There are tribes living on this earth that are still untouched by modern civilization. Deep in the Amazon there are tribes of indigenous people that have only been observed from the sky or met with hostility on the ground.
Many of these tribes do not possess the awe-struck wonder at the “modern man” when approached by outsiders. There’s so much that they don’t know, but in their detached ecosystem, they have enough. They are satisfied.
Wolves have packs, birds have flocks, and humans have tribes - because this tribal way of life works well. In fact that’s how we lived for hundreds of thousands of years as humans with our exact genetic makeup before “civilization as we know it” started to form 10,000 years ago.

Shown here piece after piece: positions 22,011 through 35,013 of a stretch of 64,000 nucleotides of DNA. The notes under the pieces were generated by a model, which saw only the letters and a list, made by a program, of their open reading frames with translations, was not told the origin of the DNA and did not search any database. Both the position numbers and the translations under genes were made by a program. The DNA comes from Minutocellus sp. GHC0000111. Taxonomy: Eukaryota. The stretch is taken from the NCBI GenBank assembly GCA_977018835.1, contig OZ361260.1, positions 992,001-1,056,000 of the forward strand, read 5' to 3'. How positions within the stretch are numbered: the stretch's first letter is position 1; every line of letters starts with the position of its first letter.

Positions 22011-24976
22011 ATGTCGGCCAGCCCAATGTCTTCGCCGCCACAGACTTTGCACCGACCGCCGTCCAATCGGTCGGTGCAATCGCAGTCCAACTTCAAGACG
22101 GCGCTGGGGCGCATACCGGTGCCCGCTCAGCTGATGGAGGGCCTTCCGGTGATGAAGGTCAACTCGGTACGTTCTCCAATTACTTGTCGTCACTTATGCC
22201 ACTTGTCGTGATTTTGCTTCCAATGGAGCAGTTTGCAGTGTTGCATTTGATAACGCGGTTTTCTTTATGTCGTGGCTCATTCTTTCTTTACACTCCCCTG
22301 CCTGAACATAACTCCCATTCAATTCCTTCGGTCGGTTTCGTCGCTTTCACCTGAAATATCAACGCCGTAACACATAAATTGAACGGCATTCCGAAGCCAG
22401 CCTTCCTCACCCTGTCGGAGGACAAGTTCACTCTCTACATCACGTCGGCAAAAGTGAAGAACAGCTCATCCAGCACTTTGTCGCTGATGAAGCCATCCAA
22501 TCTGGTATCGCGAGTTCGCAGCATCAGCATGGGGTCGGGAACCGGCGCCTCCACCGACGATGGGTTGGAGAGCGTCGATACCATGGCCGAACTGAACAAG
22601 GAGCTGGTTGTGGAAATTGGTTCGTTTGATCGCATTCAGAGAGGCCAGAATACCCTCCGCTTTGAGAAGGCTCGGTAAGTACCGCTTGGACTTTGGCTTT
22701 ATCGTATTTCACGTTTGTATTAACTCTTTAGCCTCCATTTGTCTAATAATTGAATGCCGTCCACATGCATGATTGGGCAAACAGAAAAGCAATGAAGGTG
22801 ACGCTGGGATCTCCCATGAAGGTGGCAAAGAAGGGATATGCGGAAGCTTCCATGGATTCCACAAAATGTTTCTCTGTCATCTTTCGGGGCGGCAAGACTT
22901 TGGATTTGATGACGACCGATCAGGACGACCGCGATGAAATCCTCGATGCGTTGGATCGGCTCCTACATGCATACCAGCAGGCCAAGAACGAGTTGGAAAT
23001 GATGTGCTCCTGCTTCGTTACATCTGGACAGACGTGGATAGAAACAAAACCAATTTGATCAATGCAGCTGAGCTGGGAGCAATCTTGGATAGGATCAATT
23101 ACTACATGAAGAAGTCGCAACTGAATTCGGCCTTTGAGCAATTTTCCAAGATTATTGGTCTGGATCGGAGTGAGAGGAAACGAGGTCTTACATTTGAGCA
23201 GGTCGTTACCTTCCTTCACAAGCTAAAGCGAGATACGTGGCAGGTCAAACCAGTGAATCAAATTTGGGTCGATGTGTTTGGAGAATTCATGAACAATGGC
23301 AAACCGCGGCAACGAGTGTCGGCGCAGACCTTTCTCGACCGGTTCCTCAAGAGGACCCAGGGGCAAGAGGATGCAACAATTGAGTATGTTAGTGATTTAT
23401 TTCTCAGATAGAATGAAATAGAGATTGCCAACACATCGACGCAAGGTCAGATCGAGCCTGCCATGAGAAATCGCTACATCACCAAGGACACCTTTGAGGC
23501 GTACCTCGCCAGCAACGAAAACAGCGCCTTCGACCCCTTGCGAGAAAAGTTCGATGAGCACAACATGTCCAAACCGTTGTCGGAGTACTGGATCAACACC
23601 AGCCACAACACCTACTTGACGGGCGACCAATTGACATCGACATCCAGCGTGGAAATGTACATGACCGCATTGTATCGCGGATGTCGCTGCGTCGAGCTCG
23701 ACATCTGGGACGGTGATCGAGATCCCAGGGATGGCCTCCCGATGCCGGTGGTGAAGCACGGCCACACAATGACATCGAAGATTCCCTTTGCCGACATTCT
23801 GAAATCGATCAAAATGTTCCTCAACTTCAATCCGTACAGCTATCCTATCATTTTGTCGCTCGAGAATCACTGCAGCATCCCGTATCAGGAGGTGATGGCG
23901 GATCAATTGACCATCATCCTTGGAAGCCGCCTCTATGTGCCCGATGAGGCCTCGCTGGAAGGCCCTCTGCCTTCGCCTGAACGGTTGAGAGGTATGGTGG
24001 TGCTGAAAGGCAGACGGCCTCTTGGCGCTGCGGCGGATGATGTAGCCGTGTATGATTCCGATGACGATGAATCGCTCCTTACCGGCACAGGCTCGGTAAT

There’s something remarkable about being content with existence within one’s own tribe. In our families often we cooperate like tribes - we want to grow in love and in memories with one another, take care of each other, respect our elders but consider each other equals - and we aren’t striving for something external - in fact, we’re hostile toward anything perceived as an outside threat to our families, just like these untouched tribes of the Amazon.
But this mentality doesn’t carry over into our work and our social lives. We are often pitted against one another and work to excel through unhealthy competition and rivalry, rather than working together in a brotherhood and partnership.
We can compete without being rivals, and we can succeed without others failing. The goal is not to conquer, but to coexist.